The Climate Leadership Council today announced that it has won support for its carbon dividends plan from ExxonMobil and other major corporations, as well as prominent individuals including physicist Stephen Hawking. The news, reported in op-ed pieces, news stories and a full-page ad in the Wall Street Journal’s Washington, DC edition, comes just four days after release of a new poll suggesting that climate concern among U.S. voters is surging to new heights.
Let’s start with the poll, released last Friday by the widely respected National Opinion Research Center – Associated Press polling collaborative. While the June 16 NORC-AP press release led with Pres. Trump’s abysmal (64%) disapproval rating, the more momentous result was the one highlighted in the graphic.
Fifty-three percent of people polled called climate change “extremely or very important” to them personally, perhaps the first time a majority of U.S. respondents assigned climate change such a high level of concern. Indeed, climate is often viewed in political circles as a “low-salience” issue, one that people profess to care about but don’t act on politically.
The 53% figure belies that idea, though the response might have been heightened somewhat because respondents were asked to specifically rate climate (and other issues) rather than to name, say, “the three most critical issues to you and your family.” (The full poll may be downloaded here. See graphic below for a breakout of the climate responses.)
The apparent broadening of public concern could translate into repudiation of climate-denying and ignoring candidates in the 2018 Congressional primaries and elections. It may also provoke more members of Congress to endorse the Citizens’ Climate Lobby’s Republican Climate Resolution or take seriously the Climate Leadership Council’s Republican-branded carbon dividends plan.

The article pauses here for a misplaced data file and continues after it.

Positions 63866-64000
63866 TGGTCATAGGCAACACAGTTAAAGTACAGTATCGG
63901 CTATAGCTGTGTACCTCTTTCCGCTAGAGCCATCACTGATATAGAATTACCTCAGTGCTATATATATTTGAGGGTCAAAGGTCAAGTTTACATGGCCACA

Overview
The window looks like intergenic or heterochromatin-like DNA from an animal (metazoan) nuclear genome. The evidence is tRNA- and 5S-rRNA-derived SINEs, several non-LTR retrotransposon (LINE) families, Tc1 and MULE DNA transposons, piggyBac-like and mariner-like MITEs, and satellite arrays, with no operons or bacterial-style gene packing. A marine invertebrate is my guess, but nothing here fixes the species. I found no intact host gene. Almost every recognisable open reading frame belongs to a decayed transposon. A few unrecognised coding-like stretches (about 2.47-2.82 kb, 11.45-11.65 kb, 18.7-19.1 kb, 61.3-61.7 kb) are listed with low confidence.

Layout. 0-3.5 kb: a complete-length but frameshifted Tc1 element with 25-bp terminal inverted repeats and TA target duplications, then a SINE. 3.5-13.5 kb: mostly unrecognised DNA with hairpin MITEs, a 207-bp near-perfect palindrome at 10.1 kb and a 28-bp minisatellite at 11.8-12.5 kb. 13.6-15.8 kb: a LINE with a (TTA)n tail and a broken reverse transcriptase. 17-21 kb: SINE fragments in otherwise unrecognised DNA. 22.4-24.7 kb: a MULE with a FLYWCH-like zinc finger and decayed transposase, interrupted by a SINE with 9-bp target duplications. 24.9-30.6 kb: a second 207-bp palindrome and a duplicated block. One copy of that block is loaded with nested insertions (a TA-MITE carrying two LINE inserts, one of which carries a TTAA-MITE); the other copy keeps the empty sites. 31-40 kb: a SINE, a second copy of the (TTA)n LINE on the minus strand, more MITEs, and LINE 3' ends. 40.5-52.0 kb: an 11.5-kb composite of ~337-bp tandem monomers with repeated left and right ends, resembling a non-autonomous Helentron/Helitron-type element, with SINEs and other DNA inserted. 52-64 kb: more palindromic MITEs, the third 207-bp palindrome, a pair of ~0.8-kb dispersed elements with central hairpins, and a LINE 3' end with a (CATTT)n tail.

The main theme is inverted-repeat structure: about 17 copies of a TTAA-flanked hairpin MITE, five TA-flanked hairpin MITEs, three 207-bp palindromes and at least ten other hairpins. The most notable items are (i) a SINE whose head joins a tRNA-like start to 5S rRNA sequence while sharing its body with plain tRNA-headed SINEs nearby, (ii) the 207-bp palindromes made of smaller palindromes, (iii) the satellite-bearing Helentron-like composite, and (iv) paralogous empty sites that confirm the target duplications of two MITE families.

That plan was formally endorsed today by ExxonMobil, along with fellow oil behemoths BP, Royal Dutch Shell and Total S.A.; industrial giants General Motors, Pepsico and Unilever; and prominent individuals like former NYC mayor Michael Bloomberg, former Obama Treasury Secretary and Harvard University ex-president Larry Summers, renowned physicist Stephen Hawking, and Nobel Laureate and Obama Energy Secretary Steven Chu.
The broadening of support, orchestrated by Climate Leadership Council executive director Ted Halstead, constitutes an effort to move simultaneously to the left and right: leftward with a relatively high starting carbon tax rate ($40 a ton) and the income-progressive “dividending” of tax revenues rather than cuts to corporate taxes; and rightward with the backing of ExonMobil, which many climate activists hold in contempt for its decades of funding a network of climate denialists who have helped paralyze climate action in the U.S.
From time to time ExxonMobil has said that it “supports” carbon taxes, but as we reported late last year, it has never backed actual carbon tax legislation and has limited its expressed interest to carbon taxes in the $20/ton range. ExxonMobil’s endorsement of the council’s plan is a step forward for the company that could portend support from other quarters long considered hostile or passive on carbon pollution pricing.
With a high starting tax rate, a commitment to disbanding most federal carbon regulation and an offer to indemnify carbon polluters from litigation over climate damage, the council’s proposal defines a broad new center that could eventually unite political forces from the left and right. That strategy appeared today to gain important validation from Michael B. Gerrard, the influential director of the Sabin Center for Climate Change Law at Columbia Law School and a widely respected environmental litigator. Gerrard told The New York Times, “If a sufficiently high carbon tax were imposed, it could accomplish a lot more for fighting climate change than liability suits.”
This link goes to the council’s WSJ ad. Treasury Secretaries emeriti Larry Summers and George Shultz have an op-ed in today’s Washington Post, This is the one climate solution that’s best for the environment — and for business. Links to other op-eds and news coverage are at the Climate Leadership Council’s Web site.